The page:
Email has replaced the Formal Letter
“Please excuse any typos and mispellings?”
If this is part of your email signature line you might want to move on – you are probably not going to agree with this post.
I had an experience the other day that reminded me of how important attention to my email communication is. A client directly forwarded one of my emails to a pretty wide distribution list. I found about it from someone down line. It was a positive experience but had the potential to be very bad.
Forwarding emails is so easy that it is common for clients and others to forward emails onto their teams, or their constituents. These forwarding actions can have dire consequences.
- Have you had this happen to you?
- Have you received a forwarded email and asked, ‘what were they thinking’?
- We reply, forward, and create chains, yet we really can’t be sure where the email might end up.
Email has been in the mainstream for over 20 years. Because of very simple user interfaces, early emails tended to be cryptic, much like text messages today. The user interfaces – Outlook, Gmail, and others have greatly improved over the years allowing for advanced formatting that rivals many of our word processing programs. I think this has raised the expectations of email – it certainly has with me.
Email has become a vital part of how we communicate. In most of our businesses emails have replaced letters in more than 90% of our written correspondence. While we acknowledge and applaud the acceptance of email as a more formal communication most of us have not graduated to treating it as such.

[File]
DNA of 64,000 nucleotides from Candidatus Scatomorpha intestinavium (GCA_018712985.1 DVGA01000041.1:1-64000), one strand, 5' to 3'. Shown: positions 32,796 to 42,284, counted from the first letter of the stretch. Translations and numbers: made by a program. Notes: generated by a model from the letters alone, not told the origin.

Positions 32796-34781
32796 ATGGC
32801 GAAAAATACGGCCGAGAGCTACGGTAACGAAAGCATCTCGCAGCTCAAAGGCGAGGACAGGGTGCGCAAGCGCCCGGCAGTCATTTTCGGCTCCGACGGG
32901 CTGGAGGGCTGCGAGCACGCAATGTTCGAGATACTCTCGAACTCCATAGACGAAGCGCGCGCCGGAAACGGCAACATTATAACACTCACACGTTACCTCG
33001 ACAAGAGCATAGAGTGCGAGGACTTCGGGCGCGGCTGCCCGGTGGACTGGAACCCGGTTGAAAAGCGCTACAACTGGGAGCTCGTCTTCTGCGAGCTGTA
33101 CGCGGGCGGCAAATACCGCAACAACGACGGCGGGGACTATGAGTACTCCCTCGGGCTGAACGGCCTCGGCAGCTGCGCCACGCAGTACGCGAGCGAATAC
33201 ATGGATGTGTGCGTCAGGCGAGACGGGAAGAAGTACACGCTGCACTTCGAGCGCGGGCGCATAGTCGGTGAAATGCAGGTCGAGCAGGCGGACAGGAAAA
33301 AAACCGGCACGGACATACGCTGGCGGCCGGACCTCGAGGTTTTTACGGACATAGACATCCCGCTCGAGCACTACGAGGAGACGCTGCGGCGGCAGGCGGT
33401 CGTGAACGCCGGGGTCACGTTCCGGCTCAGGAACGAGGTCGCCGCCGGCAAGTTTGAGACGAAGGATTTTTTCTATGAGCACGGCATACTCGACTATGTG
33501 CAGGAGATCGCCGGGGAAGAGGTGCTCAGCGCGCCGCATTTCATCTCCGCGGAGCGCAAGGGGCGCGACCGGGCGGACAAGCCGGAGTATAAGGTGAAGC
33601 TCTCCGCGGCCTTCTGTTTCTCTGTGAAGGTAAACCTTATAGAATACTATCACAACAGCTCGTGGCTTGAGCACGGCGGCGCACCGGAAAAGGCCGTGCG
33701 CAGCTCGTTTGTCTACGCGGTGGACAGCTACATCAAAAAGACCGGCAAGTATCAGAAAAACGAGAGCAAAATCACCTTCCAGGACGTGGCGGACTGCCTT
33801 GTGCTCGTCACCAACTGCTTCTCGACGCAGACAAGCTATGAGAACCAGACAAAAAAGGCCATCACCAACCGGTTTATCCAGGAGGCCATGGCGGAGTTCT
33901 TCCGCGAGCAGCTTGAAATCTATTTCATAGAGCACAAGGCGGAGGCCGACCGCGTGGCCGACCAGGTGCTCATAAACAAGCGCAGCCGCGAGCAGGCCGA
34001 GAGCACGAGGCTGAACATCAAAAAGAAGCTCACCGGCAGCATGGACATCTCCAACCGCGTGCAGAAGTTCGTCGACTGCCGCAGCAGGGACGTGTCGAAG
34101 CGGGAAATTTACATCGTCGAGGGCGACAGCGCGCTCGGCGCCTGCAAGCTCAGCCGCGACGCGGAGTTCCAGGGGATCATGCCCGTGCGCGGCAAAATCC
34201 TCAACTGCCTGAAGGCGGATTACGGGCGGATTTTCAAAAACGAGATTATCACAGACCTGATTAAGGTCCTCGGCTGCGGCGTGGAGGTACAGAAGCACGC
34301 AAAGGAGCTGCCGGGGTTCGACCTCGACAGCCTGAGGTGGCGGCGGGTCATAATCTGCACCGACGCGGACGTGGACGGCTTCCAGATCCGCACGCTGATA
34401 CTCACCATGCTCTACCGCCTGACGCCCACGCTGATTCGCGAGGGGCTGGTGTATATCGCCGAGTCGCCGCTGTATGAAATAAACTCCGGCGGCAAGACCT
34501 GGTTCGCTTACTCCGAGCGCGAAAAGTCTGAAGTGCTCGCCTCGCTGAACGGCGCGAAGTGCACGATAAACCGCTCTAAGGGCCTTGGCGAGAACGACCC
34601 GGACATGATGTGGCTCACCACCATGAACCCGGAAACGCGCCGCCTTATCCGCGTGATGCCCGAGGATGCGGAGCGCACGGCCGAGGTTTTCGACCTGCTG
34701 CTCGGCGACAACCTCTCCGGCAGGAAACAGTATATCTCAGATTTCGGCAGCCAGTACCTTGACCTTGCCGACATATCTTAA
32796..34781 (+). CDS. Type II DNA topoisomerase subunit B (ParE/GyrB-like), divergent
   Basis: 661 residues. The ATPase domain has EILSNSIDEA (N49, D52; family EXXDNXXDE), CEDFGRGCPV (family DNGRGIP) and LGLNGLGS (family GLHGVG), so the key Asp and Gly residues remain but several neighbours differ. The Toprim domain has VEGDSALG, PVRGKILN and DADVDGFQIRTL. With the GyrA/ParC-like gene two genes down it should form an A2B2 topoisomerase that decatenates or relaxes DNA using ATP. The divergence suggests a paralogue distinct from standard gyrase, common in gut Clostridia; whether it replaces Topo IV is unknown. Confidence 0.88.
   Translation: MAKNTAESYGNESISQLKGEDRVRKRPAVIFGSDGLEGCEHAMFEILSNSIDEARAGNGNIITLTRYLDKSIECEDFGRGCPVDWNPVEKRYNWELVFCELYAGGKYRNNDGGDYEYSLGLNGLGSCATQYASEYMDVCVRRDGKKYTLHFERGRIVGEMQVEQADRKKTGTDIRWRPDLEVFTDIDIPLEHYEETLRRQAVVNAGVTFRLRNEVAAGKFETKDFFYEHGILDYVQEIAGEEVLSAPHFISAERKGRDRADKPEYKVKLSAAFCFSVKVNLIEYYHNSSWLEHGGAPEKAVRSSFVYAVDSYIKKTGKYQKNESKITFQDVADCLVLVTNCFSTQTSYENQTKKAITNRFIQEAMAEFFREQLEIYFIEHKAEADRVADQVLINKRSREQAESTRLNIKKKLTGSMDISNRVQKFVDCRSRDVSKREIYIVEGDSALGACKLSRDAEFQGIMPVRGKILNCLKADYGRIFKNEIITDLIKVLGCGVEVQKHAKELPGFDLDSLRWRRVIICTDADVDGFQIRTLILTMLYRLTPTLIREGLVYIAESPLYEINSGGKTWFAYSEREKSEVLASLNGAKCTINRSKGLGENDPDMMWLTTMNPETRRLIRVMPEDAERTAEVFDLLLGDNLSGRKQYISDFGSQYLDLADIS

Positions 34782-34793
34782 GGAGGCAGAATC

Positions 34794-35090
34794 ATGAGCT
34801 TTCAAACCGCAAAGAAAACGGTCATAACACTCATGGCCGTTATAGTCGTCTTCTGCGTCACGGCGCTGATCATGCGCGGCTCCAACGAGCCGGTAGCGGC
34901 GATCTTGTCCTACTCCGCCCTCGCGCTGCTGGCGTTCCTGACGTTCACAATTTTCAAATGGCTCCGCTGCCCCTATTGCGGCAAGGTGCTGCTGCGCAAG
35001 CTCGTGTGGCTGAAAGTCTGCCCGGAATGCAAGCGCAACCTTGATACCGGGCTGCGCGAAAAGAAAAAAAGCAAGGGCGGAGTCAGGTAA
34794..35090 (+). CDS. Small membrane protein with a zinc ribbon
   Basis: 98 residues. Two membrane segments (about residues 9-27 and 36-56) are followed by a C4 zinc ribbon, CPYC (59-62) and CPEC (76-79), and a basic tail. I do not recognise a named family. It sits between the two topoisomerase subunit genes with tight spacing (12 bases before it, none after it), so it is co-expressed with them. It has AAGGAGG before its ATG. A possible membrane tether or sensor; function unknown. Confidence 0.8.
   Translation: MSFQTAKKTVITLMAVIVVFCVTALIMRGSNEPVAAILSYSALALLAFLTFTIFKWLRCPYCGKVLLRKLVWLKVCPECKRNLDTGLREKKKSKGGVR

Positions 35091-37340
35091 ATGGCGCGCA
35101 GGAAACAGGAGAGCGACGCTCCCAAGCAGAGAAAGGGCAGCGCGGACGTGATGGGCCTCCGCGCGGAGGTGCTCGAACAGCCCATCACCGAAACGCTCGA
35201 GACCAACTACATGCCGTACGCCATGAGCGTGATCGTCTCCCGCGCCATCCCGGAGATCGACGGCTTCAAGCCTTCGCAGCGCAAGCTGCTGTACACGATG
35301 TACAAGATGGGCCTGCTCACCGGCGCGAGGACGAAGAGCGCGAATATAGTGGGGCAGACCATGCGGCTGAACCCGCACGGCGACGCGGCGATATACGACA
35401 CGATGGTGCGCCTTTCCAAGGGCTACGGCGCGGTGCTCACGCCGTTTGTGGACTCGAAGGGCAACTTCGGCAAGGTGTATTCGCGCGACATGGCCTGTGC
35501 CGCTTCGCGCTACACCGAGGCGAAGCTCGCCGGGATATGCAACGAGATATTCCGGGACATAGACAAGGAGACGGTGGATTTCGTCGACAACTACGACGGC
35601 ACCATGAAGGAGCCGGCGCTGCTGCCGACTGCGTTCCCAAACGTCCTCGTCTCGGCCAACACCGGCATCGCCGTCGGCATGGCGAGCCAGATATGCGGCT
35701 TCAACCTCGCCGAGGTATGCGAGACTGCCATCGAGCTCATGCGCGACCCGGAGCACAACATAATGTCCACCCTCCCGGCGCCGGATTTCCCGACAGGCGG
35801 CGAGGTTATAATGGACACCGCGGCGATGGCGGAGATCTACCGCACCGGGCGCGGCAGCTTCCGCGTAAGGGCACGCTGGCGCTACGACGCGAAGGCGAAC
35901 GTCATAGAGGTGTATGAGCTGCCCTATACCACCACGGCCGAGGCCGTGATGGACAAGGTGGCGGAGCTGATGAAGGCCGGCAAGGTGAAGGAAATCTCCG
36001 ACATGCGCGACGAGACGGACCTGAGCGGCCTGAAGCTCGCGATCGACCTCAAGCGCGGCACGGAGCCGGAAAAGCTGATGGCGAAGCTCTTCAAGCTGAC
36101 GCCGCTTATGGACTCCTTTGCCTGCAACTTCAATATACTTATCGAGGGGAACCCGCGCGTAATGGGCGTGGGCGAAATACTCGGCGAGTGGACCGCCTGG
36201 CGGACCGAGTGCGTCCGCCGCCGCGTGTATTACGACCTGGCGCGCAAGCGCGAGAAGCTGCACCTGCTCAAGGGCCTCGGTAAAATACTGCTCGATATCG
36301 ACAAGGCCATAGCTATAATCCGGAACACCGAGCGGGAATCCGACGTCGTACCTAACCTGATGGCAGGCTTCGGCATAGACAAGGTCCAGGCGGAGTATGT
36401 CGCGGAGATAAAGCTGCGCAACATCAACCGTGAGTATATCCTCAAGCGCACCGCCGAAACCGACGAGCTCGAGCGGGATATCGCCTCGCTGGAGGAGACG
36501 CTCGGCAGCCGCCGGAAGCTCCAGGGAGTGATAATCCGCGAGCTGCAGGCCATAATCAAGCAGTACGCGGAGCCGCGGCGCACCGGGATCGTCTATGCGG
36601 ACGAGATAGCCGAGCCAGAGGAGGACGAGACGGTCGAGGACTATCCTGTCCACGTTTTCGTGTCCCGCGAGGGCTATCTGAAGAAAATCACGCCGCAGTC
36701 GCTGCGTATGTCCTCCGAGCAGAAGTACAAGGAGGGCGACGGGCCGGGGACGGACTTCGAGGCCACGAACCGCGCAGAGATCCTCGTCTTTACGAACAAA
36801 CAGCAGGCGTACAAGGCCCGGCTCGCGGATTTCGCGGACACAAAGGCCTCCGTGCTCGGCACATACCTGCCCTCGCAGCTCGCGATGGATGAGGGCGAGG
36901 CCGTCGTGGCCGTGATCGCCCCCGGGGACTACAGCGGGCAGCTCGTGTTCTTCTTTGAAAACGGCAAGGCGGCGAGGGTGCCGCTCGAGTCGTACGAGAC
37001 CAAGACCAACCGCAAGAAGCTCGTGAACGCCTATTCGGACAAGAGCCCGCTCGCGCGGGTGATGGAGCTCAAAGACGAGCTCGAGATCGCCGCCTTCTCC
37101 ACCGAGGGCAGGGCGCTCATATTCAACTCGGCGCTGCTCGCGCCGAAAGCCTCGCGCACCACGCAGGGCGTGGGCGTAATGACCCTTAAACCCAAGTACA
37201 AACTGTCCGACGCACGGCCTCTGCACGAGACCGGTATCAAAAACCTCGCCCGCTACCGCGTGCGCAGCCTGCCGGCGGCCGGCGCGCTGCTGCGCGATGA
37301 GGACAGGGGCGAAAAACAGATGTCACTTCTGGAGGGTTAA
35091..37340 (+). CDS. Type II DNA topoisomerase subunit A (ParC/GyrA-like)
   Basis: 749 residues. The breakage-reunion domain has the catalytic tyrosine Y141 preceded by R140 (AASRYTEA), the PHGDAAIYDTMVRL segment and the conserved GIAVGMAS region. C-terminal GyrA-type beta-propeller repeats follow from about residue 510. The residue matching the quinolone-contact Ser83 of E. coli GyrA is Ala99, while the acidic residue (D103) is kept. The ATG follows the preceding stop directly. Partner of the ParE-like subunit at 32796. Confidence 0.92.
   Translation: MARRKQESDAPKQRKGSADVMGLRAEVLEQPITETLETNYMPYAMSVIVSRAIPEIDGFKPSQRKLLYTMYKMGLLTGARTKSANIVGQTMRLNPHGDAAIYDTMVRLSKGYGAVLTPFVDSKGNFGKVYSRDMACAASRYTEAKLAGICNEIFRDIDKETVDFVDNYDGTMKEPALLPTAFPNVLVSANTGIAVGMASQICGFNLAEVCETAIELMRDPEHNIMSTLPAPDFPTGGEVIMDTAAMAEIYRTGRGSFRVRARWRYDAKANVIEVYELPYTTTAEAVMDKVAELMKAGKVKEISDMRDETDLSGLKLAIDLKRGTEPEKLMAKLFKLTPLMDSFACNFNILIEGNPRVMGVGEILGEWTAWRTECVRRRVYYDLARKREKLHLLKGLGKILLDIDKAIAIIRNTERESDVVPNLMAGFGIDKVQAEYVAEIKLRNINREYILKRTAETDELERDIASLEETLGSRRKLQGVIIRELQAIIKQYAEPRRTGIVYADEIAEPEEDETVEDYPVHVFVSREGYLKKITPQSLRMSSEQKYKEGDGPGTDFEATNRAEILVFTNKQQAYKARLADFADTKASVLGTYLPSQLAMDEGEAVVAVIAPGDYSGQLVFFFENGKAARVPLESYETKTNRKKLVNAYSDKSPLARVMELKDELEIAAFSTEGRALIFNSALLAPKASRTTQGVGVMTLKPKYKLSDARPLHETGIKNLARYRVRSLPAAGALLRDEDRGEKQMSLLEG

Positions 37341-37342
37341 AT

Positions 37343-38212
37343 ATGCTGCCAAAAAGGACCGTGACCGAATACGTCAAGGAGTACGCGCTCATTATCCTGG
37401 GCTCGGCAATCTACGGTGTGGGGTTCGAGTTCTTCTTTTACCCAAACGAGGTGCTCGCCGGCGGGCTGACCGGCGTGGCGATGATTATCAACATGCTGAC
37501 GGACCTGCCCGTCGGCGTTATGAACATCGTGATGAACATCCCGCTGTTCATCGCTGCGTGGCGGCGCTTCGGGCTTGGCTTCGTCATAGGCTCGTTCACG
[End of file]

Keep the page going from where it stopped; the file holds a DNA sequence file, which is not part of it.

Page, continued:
We all learned how to write a formal letter in school. You remember – a subject, salutation, body, closing, and signature. I think emails should be treated the same. Even quick email responses deserve this attention.
Why is this important?
Quality of your emails are representative of your brand. We have an opportunity to set ourselves apart from the crowd. We can set the standard – raise the bar – if you will.
Quality of your emails are representative of your culture. What do your email practices say about your business? Sloppy emails might be viewed by some as representative of a sloppy culture. For the naysayers – yes I get it – some clients don’t care. For me, I would rather be an over achiever just in case they do.
Formal emails create clarity. Clear, concise, and complete thoughts and sentences create clarity. Cryptic one line emails usually require two or more rounds just to get to an answer.
Emails (and everything digital) live forever. Emails are documentation – many times our only documentation. They are a record of our actions. In my world they are often used in litigation.
Go to your sent file – take a look at the last twenty emails.
- To: Is it clear who you are corresponding with? Are you using cc: appropriately?
- CC: Are you including people that don’t need to be included?
- Subject Lines: Does your email address only one subject? Do you update subject lines that are not correct when you reply?
- Salutation: Again, is it clear who you are talking to? Who is expected to respond if there are required action items?
- Body: Are you guilty of half sentence responses? Or is your message clear and concise? Are action items clearly identified as appropriate? Did you list attachments?
- Closing: Yes, you should have one – at least a Thanks.
- Signature: Do you sign your emails with just your first initial or your full name? (Have you ever received an email that you couldn’t identify by the signature or email address and contextually it just didn’t make sense?)
As you compose emails this week, give a some thought to being a little bit more particular. Pay more attention to clarity of content and formatting. Plan for your emails to be forwarded. I think that being a little bit more deliberate will make your communication more effective.
I contend that the more effective your communication the more successful you will be.
. . . go have an Awesome Week!